Los prebióticos mostraron un efecto postergado de 15 días. (Foto: Especial)

IPN busca combatir la colitis con agave

La investigación se enfoca en la actividad prebiótica y protectora de las agavinas
Redacción | El Universal
25 Febrero, 2019 | 13:29 hrs.

Científicos del Instituto Politécnico Nacional (IPN) desarrollan una investigación con la planta Agave tequilana Haw para contrarrestar el síndrome de intestino irritable, también conocido como colitis.

La investigación se enfoca en la actividad prebiótica, antioxidante y protectora de las agavinas, una sustancia extraída de la planta, explica la institución en un comunicado.

Mediante el proyecto “Sistema modular para la obtención de fructanos de agave”, los científicos obtuvieron prebióticos que, de acuerdo con los primeros análisis, resultaron altamente efectivos.

Esto, especialmente, en la estimulación del crecimiento de las bacterias benéficas para el organismo, en particular en el proceso de digestión.

“Luego de un mes de tratamiento con una gelatina adicionada con agavinas, los dolores se redujeron, disminuyó la inflamación y las personas que evacuaban una o dos veces por semana incrementaron la frecuencia a dos veces al día, sin provocar diarrea y sin referir molestias”, explicó Brenda Camacho, una de las autoras de la investigación.

La especialista añadió que la mejoría se presentó durante el periodo en el que tomaron el producto, con un efecto postergado de 15 días.

Explicó que es recomendable ingerirlo constantemente ya que la función de las agavinas es alimentar a la microbiota del colon, el cual las consumo, las fermenta y provoca que haya mayor motilidad en el intestino sin efectos secundarios.

Actualmente, el grupo de científicos también realizan estudios con polisacáridos, esteroles y saponinas extraídos de las plantas de agave con el apoyo de instituciones y empresas del Estado de Morelos para el desarrollo de tecnología con posibilidades de licenciamiento.

 

 

IPN scientists treat irritable bowel syndrome with agave

The new treatment uses agavines to feed the microbiota of the colon, improving intestine motility

Scientists from the Biotic Products Development Center under the National Polytechnic Institute (IPN) in Mexico have developed a method to treat irritable bowel syndrome with blue agave (Agave tequilana).

The research was focused on the antioxidant and protective properties of prebiotics found in agavines (a substance extracted from the agave plant).

The irritable bowel syndrome (IBS) is a digestive disorder that is frequently diagnosed in clinical practice.

Common symptoms include abdominal pain, distension, swelling, intense and painful contractions of the rectum (tenesmus), as well as a change in the frequency of bowel movements.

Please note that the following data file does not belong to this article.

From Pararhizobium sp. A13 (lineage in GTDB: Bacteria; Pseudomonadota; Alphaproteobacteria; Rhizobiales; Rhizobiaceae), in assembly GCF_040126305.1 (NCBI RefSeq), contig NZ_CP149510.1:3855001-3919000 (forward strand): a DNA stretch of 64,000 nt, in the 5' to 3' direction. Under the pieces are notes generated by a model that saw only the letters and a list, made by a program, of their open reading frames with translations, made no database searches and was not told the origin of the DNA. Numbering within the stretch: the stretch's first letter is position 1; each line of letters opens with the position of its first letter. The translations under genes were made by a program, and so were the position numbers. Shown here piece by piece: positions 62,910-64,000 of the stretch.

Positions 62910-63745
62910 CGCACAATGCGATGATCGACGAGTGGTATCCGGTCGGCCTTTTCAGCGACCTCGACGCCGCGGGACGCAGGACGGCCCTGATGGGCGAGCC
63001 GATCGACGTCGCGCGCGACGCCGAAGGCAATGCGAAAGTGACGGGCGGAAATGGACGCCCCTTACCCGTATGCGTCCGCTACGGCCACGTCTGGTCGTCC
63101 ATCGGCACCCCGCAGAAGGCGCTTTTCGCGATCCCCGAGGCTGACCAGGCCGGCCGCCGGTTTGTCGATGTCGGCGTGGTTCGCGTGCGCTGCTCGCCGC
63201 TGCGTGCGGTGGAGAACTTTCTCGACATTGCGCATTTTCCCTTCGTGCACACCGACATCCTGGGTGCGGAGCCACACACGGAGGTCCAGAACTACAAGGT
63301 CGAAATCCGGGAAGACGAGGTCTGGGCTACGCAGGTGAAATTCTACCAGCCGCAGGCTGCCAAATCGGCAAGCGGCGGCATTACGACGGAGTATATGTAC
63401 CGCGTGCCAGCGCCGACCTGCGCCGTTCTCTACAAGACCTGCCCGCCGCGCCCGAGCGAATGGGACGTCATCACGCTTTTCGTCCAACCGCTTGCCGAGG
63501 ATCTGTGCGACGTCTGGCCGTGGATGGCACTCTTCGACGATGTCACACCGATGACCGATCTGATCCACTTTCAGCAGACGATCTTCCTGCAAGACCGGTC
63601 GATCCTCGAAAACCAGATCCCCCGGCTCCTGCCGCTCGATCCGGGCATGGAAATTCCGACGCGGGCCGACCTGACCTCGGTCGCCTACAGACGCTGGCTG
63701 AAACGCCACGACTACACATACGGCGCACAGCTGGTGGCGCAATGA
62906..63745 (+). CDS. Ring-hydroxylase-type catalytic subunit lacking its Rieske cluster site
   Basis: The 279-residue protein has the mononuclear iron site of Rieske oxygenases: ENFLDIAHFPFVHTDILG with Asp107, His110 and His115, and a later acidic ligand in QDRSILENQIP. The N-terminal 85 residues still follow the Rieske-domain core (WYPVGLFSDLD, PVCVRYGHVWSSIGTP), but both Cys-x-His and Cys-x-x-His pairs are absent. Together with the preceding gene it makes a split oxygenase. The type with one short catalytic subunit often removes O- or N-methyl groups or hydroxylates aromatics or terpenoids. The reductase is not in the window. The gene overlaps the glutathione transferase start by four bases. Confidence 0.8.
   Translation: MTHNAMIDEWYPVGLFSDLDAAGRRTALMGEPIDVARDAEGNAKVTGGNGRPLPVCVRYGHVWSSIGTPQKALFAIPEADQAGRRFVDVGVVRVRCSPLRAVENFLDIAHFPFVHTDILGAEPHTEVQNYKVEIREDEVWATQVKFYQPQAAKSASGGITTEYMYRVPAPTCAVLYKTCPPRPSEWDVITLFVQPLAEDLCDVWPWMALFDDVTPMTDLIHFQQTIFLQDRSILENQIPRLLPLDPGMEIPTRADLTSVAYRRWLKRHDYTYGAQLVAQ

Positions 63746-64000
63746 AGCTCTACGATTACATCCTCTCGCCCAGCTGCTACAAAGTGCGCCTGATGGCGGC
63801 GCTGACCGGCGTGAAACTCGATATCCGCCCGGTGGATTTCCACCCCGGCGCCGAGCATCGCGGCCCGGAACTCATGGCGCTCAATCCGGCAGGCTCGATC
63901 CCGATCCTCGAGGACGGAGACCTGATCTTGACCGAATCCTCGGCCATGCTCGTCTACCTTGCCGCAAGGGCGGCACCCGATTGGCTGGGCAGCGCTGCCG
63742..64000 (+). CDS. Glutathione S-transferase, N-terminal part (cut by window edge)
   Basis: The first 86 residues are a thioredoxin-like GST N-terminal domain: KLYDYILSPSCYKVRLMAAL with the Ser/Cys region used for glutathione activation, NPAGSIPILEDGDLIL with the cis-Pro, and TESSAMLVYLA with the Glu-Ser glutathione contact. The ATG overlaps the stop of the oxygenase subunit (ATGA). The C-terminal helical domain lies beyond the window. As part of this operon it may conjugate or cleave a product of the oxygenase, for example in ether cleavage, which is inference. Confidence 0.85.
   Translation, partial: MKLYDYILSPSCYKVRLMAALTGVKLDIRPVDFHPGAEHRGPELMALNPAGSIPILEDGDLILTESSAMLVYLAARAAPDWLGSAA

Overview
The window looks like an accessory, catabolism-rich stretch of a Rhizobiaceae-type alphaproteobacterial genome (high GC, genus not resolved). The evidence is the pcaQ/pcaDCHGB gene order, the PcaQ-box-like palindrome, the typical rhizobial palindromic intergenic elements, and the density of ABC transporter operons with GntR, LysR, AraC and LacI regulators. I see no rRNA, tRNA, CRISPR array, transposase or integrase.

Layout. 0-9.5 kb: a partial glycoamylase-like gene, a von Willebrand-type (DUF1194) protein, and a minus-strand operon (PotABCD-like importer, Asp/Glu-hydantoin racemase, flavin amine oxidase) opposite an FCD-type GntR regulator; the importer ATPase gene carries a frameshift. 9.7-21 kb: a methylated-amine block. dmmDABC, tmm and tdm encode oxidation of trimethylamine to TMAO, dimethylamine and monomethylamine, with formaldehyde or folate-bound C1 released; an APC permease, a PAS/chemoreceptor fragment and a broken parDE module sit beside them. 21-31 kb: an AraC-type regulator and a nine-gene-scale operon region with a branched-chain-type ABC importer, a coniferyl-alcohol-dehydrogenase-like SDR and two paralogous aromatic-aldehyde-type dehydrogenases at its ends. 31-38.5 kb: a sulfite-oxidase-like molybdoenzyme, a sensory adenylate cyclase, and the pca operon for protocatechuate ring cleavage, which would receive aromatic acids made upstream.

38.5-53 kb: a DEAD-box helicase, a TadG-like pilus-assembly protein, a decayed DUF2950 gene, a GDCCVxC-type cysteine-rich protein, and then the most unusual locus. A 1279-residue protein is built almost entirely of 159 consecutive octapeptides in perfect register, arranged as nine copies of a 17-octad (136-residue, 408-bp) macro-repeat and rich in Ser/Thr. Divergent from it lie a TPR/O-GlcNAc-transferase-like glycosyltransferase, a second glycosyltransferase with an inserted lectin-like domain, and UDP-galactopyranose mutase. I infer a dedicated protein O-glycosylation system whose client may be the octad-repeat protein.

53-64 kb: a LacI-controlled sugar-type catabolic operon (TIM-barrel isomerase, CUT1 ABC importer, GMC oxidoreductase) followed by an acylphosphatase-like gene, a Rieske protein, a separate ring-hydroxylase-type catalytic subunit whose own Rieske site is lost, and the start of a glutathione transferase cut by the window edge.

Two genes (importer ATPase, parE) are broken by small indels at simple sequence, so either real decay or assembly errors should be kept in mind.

The IPN noted that, according to a study on IBS published in Mexico’s Journal of Gastroenterology, this condition is one of the most common functional disorders, affecting the quality of life of patients to different degrees.

It is estimated that between 16 and 30 percent of the population suffers from irritable bowel syndrome (IBS) and though it mainly affects women under the age of 45, it also affects male patients.

The research progress was analyzed at the Microscopy and Imaging Laboratory of the institution’s Biotechnology Department. The size, shape, size, irregular structures, and patterns of cell organization were monitored in order to determine how the human body could react to the treatment.

The IPN specialists also carried out studies with polysaccharides, sterols, and saponins extracted from agave plants at the laboratory, with the support of technology development institutions from the state of Morelos.

The research team is led by Antonio Ruperto Jiménez Aparicio, Martha Lucía Arenas Ocampo, and Brenda Hildeliza Camacho Díaz.

After five years of work they joined forces with the National Institute of Nutrition "Salvador Zubirán" to assess the effectiveness of agave prebiotics on people with IBS and the results were in order to test the effectiveness of agave prebiotics in people with irritable bowel syndrome (IBS) and the results were very encouraging.

They assured that "after a month of treatment with an agavin gelatin, the pain was reduced, inflammation decreased, and people who defecated once or twice a week increased said frequency to twice a day, though the treatment did not cause diarrhea," explained Brenda Camacho.

The function of the agavines extracted from agave fructans is to feed the microbiota of the colon, which consumes them, ferments them, and improves intestine motility with minimal side effects.

 

QUÉ DICEN LOS USUARIOS